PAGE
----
The Idaho County Commission signed on to a community partnership agreement with Midas Gold last fall, under which in February Midas launched a foundation expected to return about one percent of Stibnite Mine profits to communities such as Yellow Pine and Riggins.
It’s not clear how much money that may be.
In April, Midas announced it provided an initial cash grant of $100,000 and issued 1.5 million common shares of its stock as outlined in the 2018 agreement. The shares are regulated, but may be sold off as early as this August – or held by the foundation in perpetuity in anticipation that the price might rise, as could happen if Midas eventually receives federal permission to produce at the old Stibnite Mine.
The Free Press published a draft copy of the agreement last November, but as of May 13, Idaho County was unable to provide the Free Press a copy signed by other communities’ governmental boards, because the county still hadn’t received a signed copy from the company.
The cities of Cascade, Donnelly, New Meadows, Council and Riggins and Adams County agreed to participate, according to a May 2 report in the McCall Star-News, while the City of McCall and Valley County are not participating in the agreement.
Beyond the initial grant, the draft called for Midas to grant the foundation $100,000 in the first quarters of 2019 and 2020, grant $100,000 within 15 days following a formal decision on the project, and grant $100,000 and an additional 1.5 million shares within 15 days following the company’s receipt of “all permits and approvals necessary for the commencement of construction.” During the year of construction, the draft calls for Midas to grant the foundation $250,000. When production begins, the draft calls for Midas to grant the foundation $500,000.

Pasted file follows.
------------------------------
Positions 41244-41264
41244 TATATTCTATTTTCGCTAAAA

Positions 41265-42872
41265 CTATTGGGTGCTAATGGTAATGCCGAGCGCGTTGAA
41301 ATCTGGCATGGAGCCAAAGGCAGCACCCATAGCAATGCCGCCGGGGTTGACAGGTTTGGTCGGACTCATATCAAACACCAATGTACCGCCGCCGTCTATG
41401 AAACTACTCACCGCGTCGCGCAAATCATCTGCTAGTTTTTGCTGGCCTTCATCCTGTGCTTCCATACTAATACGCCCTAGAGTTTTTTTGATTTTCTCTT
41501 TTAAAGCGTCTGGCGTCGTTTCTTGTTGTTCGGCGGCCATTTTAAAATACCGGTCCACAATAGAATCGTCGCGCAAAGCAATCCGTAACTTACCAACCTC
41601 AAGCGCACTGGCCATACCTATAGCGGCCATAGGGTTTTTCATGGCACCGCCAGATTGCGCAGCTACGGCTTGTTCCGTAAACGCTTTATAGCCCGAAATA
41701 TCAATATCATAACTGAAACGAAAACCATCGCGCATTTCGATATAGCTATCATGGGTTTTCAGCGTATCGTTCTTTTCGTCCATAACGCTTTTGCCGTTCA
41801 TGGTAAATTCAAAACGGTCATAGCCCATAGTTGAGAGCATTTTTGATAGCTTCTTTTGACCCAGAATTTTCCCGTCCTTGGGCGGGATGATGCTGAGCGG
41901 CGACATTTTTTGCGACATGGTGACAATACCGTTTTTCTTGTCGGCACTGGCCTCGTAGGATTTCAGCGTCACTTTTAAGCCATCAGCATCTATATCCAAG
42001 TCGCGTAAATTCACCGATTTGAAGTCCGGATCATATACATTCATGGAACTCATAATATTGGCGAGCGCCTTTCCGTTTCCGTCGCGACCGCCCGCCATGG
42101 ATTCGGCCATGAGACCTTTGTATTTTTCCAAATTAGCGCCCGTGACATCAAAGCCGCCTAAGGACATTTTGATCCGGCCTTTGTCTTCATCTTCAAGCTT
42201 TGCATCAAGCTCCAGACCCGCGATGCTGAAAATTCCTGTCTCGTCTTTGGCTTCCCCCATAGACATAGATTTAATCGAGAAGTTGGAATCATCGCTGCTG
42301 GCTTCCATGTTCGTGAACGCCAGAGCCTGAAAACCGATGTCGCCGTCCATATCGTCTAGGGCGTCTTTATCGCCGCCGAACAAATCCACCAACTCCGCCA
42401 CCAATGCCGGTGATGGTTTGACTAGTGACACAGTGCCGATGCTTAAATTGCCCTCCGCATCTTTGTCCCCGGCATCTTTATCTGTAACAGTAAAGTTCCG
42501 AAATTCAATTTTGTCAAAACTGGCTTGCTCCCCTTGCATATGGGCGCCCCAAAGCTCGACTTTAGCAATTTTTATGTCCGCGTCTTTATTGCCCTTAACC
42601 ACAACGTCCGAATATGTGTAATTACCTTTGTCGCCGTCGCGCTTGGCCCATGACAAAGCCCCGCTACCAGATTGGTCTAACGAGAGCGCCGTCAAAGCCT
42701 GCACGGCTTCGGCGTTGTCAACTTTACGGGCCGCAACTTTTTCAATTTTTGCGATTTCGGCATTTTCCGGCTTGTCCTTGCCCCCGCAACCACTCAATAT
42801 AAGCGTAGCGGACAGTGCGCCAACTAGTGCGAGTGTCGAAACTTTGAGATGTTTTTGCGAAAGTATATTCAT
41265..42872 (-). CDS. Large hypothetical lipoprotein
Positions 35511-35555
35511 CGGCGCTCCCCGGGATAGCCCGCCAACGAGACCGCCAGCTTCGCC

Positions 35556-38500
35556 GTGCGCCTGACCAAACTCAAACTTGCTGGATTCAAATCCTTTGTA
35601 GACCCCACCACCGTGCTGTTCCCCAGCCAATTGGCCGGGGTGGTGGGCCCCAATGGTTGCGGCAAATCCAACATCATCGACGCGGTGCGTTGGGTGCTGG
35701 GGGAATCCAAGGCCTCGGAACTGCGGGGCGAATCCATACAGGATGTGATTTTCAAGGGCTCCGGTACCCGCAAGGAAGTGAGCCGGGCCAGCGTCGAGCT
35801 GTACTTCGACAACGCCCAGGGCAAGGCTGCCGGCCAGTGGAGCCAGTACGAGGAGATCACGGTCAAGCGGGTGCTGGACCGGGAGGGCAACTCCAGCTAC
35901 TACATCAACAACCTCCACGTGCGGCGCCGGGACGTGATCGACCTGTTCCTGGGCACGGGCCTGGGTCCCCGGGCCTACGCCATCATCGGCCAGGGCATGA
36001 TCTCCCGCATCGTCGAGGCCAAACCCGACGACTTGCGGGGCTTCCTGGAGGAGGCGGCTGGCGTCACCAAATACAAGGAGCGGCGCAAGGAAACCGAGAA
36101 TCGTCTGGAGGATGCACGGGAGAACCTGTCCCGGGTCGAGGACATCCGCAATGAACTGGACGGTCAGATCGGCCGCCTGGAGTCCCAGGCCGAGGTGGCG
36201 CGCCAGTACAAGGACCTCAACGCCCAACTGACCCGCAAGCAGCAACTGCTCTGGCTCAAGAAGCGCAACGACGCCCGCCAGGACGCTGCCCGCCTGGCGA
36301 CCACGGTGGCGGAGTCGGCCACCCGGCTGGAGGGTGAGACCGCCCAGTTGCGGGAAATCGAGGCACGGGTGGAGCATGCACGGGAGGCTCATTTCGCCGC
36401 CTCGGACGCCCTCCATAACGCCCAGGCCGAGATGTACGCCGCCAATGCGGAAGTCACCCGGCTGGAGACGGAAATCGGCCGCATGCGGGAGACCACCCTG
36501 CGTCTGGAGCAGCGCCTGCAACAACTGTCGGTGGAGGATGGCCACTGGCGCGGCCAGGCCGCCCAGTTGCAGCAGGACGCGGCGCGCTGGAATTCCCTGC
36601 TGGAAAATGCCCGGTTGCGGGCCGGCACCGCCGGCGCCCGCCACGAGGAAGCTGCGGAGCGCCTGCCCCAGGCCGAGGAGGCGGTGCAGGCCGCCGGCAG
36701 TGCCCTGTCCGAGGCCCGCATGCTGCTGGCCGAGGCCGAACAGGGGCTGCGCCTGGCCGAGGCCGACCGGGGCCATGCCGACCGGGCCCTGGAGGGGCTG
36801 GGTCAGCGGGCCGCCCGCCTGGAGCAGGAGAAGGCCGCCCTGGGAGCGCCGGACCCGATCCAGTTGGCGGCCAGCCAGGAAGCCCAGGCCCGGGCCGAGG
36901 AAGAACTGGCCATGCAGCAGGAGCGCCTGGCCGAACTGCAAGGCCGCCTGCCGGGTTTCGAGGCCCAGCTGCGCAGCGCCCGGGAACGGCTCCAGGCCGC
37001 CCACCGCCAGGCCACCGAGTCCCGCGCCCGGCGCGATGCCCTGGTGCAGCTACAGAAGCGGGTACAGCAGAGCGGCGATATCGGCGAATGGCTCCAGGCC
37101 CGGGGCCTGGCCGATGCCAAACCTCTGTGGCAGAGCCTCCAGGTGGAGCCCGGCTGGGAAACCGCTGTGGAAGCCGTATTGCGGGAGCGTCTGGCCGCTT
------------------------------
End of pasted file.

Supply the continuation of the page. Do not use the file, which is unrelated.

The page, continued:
For the first full year of commercial production, Midas is to grant the foundation $500,000, according to the draft. Each year of production after that, Midas is to grant 1 percent of profits or at least $500,000 to the foundation.
Because it is unclear whether the stock has any value to the foundation apart from its potential sale, and because it is unclear if Midas actually followed through with granting the additional $100,000 the draft describes being given in the first quarter of 2019, the Free Press sought comment from the company to clarify how to total up the company’s actual and planned giving to the foundation.
The company did not return comment in time for the May 15 paper. If and when additional information is received from Midas, the Free Press will make a follow-up report.